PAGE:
Good Intentions

By Ogden Nash
CLEARLY Ogden Nash is God’s gift to the United States. While writers of dismally serious intent are a dime a dozen, a genuine comic talent is nearly priceless. Mr. Nash is our best literary comedian since Will Rogers. He has become, in a strictly Shakespearean sense, America’s number one fool, though in any other sense he is nobody’s fool.
Mr. Nash’s extraordinary faculty for verbal pyrotechnics is happily employed in devising unheard-of rhymes, as when he couples “boomerang” with “zestful tangy Kangaroo meringue.” But it is not primarily as a grotesque word-smith that he deserves his laurels. He has a keen eye and a keener nose for what is broadly ridiculous or slightly affected in current ideas and manners, particularly those of metropolitan society, and his reports of his findings are more than traps for the injudicious. They are a species of flypaper that envelops the subject with a glutinous insistence which becomes uproariously funny.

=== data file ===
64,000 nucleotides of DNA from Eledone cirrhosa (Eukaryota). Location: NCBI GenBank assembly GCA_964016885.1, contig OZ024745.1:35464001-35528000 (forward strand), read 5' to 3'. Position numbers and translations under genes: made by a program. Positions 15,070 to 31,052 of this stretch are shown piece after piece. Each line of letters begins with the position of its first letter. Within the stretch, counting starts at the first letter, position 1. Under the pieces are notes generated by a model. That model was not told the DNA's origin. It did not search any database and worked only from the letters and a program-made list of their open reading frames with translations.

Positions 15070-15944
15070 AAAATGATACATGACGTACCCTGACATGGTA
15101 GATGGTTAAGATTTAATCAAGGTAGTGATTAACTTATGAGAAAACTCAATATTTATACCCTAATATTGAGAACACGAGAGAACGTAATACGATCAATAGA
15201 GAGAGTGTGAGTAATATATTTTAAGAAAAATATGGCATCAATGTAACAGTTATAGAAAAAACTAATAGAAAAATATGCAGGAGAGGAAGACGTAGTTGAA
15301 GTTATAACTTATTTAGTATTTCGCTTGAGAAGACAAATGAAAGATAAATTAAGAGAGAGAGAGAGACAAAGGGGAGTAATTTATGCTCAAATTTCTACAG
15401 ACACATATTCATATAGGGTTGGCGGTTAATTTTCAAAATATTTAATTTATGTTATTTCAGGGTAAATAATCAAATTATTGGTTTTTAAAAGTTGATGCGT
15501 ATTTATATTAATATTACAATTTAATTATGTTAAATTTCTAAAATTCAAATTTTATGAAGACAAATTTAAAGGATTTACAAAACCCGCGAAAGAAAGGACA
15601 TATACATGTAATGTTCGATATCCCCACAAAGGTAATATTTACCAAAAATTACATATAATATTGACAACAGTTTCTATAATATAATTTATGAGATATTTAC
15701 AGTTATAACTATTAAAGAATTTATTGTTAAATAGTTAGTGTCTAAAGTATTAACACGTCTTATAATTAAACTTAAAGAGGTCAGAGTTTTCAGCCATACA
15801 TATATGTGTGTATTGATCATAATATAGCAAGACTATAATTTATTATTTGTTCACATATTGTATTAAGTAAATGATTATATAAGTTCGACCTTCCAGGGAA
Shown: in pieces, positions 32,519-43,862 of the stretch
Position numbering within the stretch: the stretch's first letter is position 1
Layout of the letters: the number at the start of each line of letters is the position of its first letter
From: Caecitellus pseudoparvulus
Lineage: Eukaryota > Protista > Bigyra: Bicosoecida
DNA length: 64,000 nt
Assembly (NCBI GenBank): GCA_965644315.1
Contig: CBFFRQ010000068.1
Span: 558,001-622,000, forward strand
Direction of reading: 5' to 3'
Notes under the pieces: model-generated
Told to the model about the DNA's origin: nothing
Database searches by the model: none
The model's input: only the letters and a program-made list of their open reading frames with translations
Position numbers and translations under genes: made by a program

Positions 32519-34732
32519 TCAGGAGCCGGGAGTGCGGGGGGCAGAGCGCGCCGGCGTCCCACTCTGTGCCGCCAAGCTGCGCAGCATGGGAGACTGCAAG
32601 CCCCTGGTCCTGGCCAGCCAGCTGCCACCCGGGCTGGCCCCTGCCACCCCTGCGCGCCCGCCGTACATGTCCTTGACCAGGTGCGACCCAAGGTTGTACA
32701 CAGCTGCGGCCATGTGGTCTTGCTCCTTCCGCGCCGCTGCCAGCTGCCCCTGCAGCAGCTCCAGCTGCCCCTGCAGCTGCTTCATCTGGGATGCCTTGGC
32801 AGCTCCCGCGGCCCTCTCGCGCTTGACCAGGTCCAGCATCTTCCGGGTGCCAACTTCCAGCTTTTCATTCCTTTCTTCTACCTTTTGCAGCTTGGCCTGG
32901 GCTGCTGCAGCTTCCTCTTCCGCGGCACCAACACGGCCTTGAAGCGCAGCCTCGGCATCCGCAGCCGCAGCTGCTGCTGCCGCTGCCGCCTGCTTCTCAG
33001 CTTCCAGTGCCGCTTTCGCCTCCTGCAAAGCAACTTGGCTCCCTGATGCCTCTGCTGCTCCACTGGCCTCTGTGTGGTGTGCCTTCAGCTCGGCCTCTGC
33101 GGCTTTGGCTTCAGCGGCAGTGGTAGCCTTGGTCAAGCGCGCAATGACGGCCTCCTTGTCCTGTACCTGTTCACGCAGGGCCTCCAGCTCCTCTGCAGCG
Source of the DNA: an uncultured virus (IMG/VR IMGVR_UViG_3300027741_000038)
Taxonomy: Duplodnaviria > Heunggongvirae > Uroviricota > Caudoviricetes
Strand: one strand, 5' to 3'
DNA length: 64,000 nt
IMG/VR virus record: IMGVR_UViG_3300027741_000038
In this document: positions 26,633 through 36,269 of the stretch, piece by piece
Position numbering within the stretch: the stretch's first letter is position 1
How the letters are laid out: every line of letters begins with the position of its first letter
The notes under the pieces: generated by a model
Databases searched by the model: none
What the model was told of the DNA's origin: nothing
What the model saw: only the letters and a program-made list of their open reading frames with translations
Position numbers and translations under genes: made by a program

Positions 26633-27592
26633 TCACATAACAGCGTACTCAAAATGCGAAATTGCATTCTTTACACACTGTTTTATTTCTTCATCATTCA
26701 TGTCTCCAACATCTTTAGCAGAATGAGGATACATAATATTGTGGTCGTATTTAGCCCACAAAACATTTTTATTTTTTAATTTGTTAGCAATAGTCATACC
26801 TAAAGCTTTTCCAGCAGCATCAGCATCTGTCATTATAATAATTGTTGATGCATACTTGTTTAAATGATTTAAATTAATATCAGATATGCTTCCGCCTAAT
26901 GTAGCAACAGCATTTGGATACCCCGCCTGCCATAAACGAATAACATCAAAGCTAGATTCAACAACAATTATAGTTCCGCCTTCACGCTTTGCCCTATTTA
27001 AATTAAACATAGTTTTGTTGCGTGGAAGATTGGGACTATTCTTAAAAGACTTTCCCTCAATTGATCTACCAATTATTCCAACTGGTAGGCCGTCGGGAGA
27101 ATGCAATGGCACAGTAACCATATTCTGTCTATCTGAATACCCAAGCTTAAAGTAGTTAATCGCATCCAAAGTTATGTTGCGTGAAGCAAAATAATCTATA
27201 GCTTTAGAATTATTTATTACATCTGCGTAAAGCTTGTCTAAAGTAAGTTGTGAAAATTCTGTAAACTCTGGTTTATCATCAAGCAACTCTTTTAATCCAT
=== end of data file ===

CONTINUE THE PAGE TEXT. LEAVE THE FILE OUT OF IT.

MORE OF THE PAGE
Few readers can get far in Good Intentions without coming upon just the poem they would take a malicious pleasure in sending to So-and-so, or more probably Mrs. So-and-so. In other words Mr. Nash’s medicine goes unfailingly to the spot. G.F. W.